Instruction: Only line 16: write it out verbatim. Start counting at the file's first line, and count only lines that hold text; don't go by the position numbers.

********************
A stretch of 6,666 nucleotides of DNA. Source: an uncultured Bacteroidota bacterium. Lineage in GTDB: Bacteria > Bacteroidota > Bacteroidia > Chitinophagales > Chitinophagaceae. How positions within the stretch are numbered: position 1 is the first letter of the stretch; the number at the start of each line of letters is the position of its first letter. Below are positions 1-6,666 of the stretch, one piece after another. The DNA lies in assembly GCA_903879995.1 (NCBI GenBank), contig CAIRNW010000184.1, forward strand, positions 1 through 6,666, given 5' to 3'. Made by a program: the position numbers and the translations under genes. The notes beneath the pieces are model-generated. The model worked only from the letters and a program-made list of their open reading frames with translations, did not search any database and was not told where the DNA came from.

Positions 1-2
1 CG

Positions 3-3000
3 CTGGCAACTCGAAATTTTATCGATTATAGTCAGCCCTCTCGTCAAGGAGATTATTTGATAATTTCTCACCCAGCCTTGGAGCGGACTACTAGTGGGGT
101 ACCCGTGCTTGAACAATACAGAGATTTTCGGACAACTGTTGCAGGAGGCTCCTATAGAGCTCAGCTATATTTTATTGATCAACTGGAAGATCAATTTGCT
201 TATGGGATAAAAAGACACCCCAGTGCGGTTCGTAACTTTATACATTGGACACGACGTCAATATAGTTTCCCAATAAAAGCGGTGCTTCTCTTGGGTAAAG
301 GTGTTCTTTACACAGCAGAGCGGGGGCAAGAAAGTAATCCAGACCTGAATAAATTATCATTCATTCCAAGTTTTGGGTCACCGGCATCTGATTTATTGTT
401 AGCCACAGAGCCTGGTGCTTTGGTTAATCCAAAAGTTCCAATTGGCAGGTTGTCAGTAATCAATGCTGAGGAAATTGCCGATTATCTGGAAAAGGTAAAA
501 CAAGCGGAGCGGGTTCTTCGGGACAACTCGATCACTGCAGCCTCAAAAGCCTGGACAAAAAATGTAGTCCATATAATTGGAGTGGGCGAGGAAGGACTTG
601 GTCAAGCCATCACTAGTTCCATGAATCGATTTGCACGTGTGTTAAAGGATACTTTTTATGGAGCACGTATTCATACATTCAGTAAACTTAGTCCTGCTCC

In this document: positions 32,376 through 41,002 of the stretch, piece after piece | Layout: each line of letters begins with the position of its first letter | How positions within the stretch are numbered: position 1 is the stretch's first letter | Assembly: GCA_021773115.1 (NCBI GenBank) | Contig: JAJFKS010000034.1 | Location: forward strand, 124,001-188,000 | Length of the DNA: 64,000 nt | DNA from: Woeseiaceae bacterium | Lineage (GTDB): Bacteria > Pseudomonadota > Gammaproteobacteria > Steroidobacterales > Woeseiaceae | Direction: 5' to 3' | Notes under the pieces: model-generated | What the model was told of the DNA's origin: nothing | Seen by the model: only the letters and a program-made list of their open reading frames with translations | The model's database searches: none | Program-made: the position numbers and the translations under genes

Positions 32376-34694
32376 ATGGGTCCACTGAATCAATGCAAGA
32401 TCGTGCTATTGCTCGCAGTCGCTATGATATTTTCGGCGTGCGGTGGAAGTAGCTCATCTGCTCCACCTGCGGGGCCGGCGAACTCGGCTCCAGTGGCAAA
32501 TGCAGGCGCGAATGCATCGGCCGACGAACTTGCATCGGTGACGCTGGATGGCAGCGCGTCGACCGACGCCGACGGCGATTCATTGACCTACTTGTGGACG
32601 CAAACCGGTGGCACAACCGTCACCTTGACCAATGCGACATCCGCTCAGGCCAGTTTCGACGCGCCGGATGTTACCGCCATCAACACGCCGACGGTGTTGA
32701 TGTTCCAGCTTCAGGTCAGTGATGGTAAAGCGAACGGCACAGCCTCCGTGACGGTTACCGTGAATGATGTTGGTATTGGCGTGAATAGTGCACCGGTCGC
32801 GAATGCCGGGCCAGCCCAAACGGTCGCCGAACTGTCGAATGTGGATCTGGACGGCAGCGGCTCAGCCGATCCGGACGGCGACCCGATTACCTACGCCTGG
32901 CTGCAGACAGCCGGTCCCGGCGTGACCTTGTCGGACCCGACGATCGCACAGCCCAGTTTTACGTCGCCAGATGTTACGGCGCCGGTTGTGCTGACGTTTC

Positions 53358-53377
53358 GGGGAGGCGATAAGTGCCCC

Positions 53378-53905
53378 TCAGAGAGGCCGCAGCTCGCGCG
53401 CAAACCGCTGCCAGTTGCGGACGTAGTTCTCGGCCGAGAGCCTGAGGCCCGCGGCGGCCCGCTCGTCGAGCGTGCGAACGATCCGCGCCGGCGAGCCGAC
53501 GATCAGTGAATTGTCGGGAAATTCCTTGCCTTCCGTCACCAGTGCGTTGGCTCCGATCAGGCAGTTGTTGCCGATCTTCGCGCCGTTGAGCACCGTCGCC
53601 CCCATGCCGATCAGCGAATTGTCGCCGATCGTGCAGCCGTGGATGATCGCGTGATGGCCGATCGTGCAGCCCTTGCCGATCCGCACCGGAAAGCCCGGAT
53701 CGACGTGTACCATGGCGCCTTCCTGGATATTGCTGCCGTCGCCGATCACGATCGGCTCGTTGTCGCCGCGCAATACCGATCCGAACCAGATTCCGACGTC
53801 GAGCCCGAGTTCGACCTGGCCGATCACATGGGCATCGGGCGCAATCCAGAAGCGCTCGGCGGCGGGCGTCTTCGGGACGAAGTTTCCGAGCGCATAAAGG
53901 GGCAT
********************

32501 TGCAGGCGCGAATGCATCGGCCGACGAACTTGCATCGGTGACGCTGGATGGCAGCGCGTCGACCGACGCCGACGGCGATTCATTGACCTACTTGTGGACG